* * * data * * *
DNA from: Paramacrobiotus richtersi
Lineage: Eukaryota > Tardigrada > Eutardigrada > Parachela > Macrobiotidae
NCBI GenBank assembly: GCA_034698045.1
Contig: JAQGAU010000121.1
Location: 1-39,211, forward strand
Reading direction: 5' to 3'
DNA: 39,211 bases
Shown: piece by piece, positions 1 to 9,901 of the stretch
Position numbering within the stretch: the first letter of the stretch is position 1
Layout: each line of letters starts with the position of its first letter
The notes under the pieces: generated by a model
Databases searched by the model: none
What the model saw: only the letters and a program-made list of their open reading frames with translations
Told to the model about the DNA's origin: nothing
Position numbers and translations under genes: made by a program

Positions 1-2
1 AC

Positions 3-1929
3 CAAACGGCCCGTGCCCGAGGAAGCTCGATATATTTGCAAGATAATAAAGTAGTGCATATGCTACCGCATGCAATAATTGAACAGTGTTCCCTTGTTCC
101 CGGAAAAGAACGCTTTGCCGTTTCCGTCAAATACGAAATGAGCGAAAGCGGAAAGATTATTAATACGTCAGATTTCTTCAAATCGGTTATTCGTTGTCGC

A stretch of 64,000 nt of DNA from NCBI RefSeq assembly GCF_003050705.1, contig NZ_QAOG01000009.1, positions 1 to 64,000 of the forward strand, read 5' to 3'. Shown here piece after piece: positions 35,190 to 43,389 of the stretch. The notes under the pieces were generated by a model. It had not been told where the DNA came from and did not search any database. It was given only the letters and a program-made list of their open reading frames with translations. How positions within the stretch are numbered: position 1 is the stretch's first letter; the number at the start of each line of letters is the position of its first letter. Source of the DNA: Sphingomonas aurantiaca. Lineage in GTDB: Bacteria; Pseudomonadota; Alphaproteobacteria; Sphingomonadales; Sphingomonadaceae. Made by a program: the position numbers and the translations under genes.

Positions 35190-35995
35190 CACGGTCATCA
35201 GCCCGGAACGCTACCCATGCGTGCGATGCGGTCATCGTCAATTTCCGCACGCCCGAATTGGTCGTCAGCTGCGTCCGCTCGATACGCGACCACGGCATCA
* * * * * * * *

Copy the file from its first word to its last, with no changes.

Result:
DNA from: Paramacrobiotus richtersi
Lineage: Eukaryota > Tardigrada > Eutardigrada > Parachela > Macrobiotidae
NCBI GenBank assembly: GCA_034698045.1
Contig: JAQGAU010000121.1
Location: 1-39,211, forward strand
Reading direction: 5' to 3'
DNA: 39,211 bases
Shown: piece by piece, positions 1 to 9,901 of the stretch
Position numbering within the stretch: the first letter of the stretch is position 1
Layout: each line of letters starts with the position of its first letter
The notes under the pieces: generated by a model
Databases searched by the model: none
What the model saw: only the letters and a program-made list of their open reading frames with translations
Told to the model about the DNA's origin: nothing
Position numbers and translations under genes: made by a program

Positions 1-2
1 AC

Positions 3-1929
3 CAAACGGCCCGTGCCCGAGGAAGCTCGATATATTTGCAAGATAATAAAGTAGTGCATATGCTACCGCATGCAATAATTGAACAGTGTTCCCTTGTTCC
101 CGGAAAAGAACGCTTTGCCGTTTCCGTCAAATACGAAATGAGCGAAAGCGGAAAGATTATTAATACGTCAGATTTCTTCAAATCGGTTATTCGTTGTCGC

A stretch of 64,000 nt of DNA from NCBI RefSeq assembly GCF_003050705.1, contig NZ_QAOG01000009.1, positions 1 to 64,000 of the forward strand, read 5' to 3'. Shown here piece after piece: positions 35,190 to 43,389 of the stretch. The notes under the pieces were generated by a model. It had not been told where the DNA came from and did not search any database. It was given only the letters and a program-made list of their open reading frames with translations. How positions within the stretch are numbered: position 1 is the stretch's first letter; the number at the start of each line of letters is the position of its first letter. Source of the DNA: Sphingomonas aurantiaca. Lineage in GTDB: Bacteria; Pseudomonadota; Alphaproteobacteria; Sphingomonadales; Sphingomonadaceae. Made by a program: the position numbers and the translations under genes.

Positions 35190-35995
35190 CACGGTCATCA
35201 GCCCGGAACGCTACCCATGCGTGCGATGCGGTCATCGTCAATTTCCGCACGCCCGAATTGGTCGTCAGCTGCGTCCGCTCGATACGCGACCACGGCATCA